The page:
Skip to content

5th Circuit: Section 363(m) Mootness is Alive and Well

On February 20, 2024, the United States Court of Appeals for the Fifth Circuit issued an Opinion, which held that challenges to “integral” aspects of a bankruptcy sale are statutorily moot under Bankruptcy Code § 363(m).1 In doing so, the Fifth Circuit affirmed the decision of the District Court for the Southern District of Texas,2 which had affirmed the confirmation order of the Bankruptcy Court for the Southern District of Texas3 in the chapter 11 cases (the “Chapter 11 Cases”) of Fieldwood Energy Inc. and certain of its affiliates (“Fieldwood”).

Asset sales under Bankruptcy Code § 363 are an important tool in complex chapter 11 cases, and finality of § 363 sale orders is critical to buyers.  Bankruptcy Code § 363(m) provides for “statutory mootness” of appeals of § 363 sale orders,4 and the Opinion clarifies the application of § 363(m), following the recent decision in MOAC Mall Holdings LLC v. Transform Holdco LLC,5 in which the United States Supreme Court unanimously held that Bankruptcy Code § 363(m)’s statutory limitations are not jurisdictional, though they are “important” directives.

Background and Procedural History

Fieldwood, a Houston-based oil and gas exploration and production company with assets in both the deep and shallow waters of the Gulf of Mexico, filed the Chapter 11 Cases in the Bankruptcy Court in August 2020.6 Fieldwood’s plan of reorganization (the “Plan”) included, among other things, the sale of certain of Fieldwood’s assets to an entity controlled by a credit bid purchaser. The consideration for the purchase of the assets included a credit bid of approximately $1.03 billion and up to $105 million in cash.

During the Chapter 11 Cases, several surety companies that had issued prepetition surety bonds to Fieldwood (the “Sureties”) objected to confirmation of the Plan, which included a divisive merger through which Fieldwood would allocate the surety bonds to one entity, FWE I, but related indemnity agreements to a different entity, FWE III. The Sureties argued this structure would allow FWE I to use the surety bonds to pay for plugging and abandonment liabilities while depriving the relevant Sureties of their indemnity rights and premiums related to the bonds. The Sureties also objected that the Debtors’ transfer and abandonment of assets covered by bonds would violate the United States Supreme Court’s Midlantic decision, which limits a debtor’s ability to abandon property where the public’s health and safety is not adequately protected.7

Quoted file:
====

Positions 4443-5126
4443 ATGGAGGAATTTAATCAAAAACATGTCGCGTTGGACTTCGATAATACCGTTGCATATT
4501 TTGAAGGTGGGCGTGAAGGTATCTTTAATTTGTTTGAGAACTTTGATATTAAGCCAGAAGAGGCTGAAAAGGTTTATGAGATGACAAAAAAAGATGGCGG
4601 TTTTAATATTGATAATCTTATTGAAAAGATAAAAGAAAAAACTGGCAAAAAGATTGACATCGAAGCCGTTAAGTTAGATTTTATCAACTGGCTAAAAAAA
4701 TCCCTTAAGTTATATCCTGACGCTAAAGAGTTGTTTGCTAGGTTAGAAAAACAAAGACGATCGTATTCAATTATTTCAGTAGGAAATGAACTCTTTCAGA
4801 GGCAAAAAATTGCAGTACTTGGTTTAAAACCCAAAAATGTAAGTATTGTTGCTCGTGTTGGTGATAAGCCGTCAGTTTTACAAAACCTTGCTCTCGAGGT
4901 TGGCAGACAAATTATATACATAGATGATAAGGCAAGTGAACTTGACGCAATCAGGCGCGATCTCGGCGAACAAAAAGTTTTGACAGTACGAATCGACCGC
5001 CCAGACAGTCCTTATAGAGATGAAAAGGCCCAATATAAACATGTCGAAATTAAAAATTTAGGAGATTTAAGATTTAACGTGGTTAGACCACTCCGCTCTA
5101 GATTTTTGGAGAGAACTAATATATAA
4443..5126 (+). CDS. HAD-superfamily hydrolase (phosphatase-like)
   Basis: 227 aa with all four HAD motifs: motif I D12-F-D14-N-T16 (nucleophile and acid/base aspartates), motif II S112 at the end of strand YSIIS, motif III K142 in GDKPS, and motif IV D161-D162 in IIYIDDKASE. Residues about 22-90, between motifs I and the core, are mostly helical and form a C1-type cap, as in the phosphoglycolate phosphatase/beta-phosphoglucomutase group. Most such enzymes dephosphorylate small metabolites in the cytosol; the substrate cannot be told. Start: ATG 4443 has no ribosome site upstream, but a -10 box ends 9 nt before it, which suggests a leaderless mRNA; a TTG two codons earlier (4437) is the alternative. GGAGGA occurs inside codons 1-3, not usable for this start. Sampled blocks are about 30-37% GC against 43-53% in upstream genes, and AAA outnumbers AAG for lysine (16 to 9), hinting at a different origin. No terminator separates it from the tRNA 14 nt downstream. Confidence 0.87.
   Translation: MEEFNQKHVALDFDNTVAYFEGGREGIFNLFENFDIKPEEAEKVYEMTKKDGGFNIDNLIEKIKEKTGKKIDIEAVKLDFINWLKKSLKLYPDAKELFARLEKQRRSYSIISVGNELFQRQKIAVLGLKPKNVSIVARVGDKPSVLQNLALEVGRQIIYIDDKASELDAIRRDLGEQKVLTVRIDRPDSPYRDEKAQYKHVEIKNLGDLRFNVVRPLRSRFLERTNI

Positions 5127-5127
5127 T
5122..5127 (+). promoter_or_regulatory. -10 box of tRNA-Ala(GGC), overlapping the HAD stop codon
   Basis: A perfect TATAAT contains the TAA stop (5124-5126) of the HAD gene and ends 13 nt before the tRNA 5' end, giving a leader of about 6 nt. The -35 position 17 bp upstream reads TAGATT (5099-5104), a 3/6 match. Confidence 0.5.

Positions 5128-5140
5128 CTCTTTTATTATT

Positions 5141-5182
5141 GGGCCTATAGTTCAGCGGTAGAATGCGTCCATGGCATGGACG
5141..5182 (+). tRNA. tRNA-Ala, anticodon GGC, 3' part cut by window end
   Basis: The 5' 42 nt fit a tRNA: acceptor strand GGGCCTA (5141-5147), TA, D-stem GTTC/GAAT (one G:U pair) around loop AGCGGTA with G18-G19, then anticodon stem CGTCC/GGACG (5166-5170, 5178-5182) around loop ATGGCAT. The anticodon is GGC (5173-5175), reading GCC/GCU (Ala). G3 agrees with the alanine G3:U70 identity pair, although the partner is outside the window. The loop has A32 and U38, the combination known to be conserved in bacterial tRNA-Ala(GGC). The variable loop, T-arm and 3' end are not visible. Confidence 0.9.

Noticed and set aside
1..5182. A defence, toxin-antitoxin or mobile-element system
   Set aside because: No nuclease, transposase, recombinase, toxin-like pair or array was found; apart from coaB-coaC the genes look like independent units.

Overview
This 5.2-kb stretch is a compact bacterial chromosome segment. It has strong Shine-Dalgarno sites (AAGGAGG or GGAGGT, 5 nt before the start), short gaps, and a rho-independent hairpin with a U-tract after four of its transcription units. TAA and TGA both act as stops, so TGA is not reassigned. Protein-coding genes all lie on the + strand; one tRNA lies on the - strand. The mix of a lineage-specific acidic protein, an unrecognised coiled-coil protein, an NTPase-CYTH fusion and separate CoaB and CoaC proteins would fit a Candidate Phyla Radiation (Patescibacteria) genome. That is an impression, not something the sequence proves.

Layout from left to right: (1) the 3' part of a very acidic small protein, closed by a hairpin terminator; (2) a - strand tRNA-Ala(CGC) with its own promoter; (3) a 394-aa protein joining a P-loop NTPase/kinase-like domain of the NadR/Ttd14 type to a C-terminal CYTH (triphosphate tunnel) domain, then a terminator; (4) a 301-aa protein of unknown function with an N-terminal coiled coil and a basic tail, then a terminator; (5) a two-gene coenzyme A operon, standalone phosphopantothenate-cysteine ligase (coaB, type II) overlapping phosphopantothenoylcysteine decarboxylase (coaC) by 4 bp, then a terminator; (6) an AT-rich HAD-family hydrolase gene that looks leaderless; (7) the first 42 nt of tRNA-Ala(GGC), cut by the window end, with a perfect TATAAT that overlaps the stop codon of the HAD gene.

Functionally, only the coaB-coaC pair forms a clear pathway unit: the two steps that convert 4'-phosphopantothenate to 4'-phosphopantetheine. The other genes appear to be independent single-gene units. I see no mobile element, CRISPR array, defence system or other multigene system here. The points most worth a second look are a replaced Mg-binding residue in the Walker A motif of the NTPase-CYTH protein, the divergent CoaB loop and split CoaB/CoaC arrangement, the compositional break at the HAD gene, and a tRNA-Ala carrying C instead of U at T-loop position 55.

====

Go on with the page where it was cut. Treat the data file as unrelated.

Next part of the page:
Following a five-day contested hearing, the Bankruptcy Court overruled the Sureties’ objections and ordered that the § 363 sale and allocation of assets to the new entities would be “free and clear” of liens, claims, encumbrances, and other such interests pursuant to Bankruptcy Code § 363(f) supported by a finding that the sale was “unlikely to close” if it were modified as proposed by the Sureties.8 The Bankruptcy Court further found that the sale’s success was key to the government’s decision to withhold a potential Midlantic objection. On June 30, 2021, certain Sureties filed a notice of appeal in the Bankruptcy Court9 and, on July 2, 2021, filed an emergency motion in the Bankruptcy Court seeking a stay of the Confirmation Order.10 On July 6, 2021, the Bankruptcy Court denied the Sureties’ motion for a stay, holding that the Sureties had not satisfied any of the factors courts in the Fifth Circuit consider when determining whether a stay is warranted.

On March 7, 2023, the District Court affirmed the Confirmation Order, concluding that the appeal was statutorily moot under § 363(m), which “patently protects, from later modification on appeal, an authorized sale where the purchaser acted in good faith and the sale was not stayed pending appeal,” and also equitably moot.11 Given that the Sureties sought but failed to obtain a stay, the District Court proceeded to assess whether the aspects of the sale that the Sureties challenged were integral thereto. Relying on the Bankruptcy Court’s findings and testimony by the CEO of QuarterNorth Energy LLC, the purchaser, that purchasing debtor’s assets free and clear of the Sureties’ subrogation rights was paramount to the credit bid purchaser’s decision to consummate the sale and provide additional capital, the District Court deemed the elimination of the Sureties’ subrogation rights to be integral to the sale, and held that the Sureties’ appeal was statutorily moot under § 363(m).

On March 16, 2023, the Sureties appealed the District Court’s ruling to the Fifth Circuit.

The Opinion